At each of the 11 sites (five upland, three upper lowland and three lower lowland), plots measuring 20 m × 25 m were sub-divided into twenty plots of 5 m × 5 m. In total, there were 220 plots, that is, 11 fields with 2 manure rates and 10 crop varieties at each field. All fields were ploughed using an ox-drawn mouldboard plough to a depth of about 15 cm. Row spacing of 90 cm was used for the cereals, with 45 cm spacing for groundnut and within-row spacing of 30 cm. Manure was applied at planting to the 10 plots in one half (10.5 t/ha on DM basis), banded along the furrows. Seed of groundnut was treated with Thiram 80WP (5 g per 400 seed). Maize, sorghum, millet and groundnut were hand planted. The cropping practices of local farmers were incorporated in the design. Maize is planted when enough rain has fallen to wet the soil to 20 cm depth. If germination is poor, maize is replanted with every good rain until March. Sorghum is dry planted and sorghum and millet are replanted if rain fails in the first part of the season, but only until the end of December to avoid crop ripening at the end of March when quelea birds (Quelea quelea) are particularly problematic. Before planting, germination of all seed was tested by the Department of Seed Services, Harare, which is accredited by the International Seed Testing Association.
At 2 weeks after emergence, establishment was estimated by counting surviving plants in each plot. Weeding was done twice, initially using a hoe and later by hand pulling. At harvesting, grain yield was estimated in both seasons and above-ground biomass measured in the 2009/2010 season. Grain samples were oven dried at 60 °C for 48 h and all yields are reported at moisture contents of 15 % for maize, 11 % for sorghum and millet and 5 % for groundnut. Daily rainfall was recorded by farmers using rain gauges installed at each experimental field block.
Soil and manure properties
Before preparing the plots for planting, soils were sampled using an auger to a depth of 15 cm from three points along the diagonal of each experimental field. Soil and manure samples were air-dried and manure was ground to pass through a 2 mm sieve prior to analyses. The pH was measured in 0.01 M CaCl2, organic carbon determined using the Walkley–Black method (Nelson and Sommers 1982), and total phosphorus was determined by the molybdenum-blue method after ashing. Exchangeable potassium was measured in an acidified ammonium acetate extract method using a flame photometer. Texture analysis was done using the hydrometer method with sodium hexametaphosphate solution (calgon) as a dispersion agent as described by van Reeuwijk (2002).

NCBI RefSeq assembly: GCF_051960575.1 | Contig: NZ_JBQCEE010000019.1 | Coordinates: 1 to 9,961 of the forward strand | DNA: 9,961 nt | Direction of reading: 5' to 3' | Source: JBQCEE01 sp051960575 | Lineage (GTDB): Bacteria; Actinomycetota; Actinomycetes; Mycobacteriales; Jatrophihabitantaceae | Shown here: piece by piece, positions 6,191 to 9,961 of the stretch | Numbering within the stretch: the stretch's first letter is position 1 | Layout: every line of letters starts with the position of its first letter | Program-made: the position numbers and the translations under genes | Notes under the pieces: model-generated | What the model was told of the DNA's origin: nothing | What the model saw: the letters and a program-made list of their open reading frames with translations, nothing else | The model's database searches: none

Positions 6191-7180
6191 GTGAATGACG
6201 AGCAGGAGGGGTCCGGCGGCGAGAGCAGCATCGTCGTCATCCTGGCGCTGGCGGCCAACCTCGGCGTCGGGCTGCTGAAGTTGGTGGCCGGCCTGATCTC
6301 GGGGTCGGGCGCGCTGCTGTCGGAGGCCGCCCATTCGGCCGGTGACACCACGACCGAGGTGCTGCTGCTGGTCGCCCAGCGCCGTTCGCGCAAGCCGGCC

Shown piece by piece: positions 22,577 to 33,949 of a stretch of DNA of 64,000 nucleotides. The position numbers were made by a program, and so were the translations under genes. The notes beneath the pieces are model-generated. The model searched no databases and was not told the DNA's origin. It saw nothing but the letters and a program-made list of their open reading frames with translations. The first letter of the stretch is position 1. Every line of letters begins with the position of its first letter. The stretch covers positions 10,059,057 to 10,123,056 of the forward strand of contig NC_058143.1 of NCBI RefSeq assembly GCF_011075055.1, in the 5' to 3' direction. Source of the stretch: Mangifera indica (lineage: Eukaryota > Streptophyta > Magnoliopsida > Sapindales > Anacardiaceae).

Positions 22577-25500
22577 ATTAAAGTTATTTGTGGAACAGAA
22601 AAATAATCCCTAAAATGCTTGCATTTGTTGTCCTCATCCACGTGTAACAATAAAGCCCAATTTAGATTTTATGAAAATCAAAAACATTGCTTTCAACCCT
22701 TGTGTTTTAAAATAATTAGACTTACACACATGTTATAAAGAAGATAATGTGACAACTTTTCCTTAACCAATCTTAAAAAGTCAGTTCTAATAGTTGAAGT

Data were normalised using a arcsin(square-root(X)) transformation for crop establishment and log10 transformation for grain yield (McDonald 2009). The statistical model used took into consideration main effects of variety, landscape position and manure and all two way interactions possible as well as the three way interaction. Analysis of variance was done in SAS 9.2 (SAS 2008) using Tukey for post hoc separation of means where interactions were not significant. Crop growth and management combinations that resulted in better yields than using current practices (i.e. cropping one local maize variety, no use of additional nutrients like manure, undefined use of different landscape positions) and suffer less yield reduction during bad seasons (coined as ‘best-fit’ in this paper), were used to analyse the consequences of certain cropping strategies for household food self-sufficiency. These ‘best-fit’ options were compared with the current management strategies, which entail growing only one maize variety ‘local’ and three varieties of sorghum in all three landscape positions. Two key assumptions were implicitly made in this evaluation of strategies. The first assumption was that in good years there is sufficient rainfall (close to or above the long-term average) spread evenly throughout the season, resulting in not more than two repeat plantings. Bad years have poorly-distributed rainfall such as a single downpour every month, mid-season droughts often resulting in death of a substantial proportion of the plants. This follows outcomes from focus group discussions with local people. The second assumption was that labour and cropping implements are not limiting basing on evidence from Murungweni et al. (2014) that almost all farmers have access to draught power, most households (71.8 %) own a plough and there is a network for dealing with labour bottlenecks (e.g. nhimbe) in south eastern Zimbabwe.
Total rainfall was highly variable between the 11 experimental sites ranging from 376 to 646 mm within a 100 km radius of Gonarezhou (Mabalauta sub-region) in 2008/2009 and from 410 to 602 mm in the 2009/2010 season. Despite these total rainfall amounts being close to the long-term average values (491 vs. 476 mm), rainfall distribution in the 2008/2009 and the 2009/2010 seasons differed markedly, the latter showing more heavy downpours and longer dry spells (Fig. 3). This caused major differences in establishment and yield of all crops. The effects of rainfall pattern are manifested in the number of times that farmers replant their crop (Fig. 3). All crops were replanted once during 2008/2009 season. By contrast, long dry spells led to repeated crop failure during the 2009/2010 season (Fig. 3). In the 2009/2010 season, sorghum, millet and groundnut were replanted once and maize was replanted twice.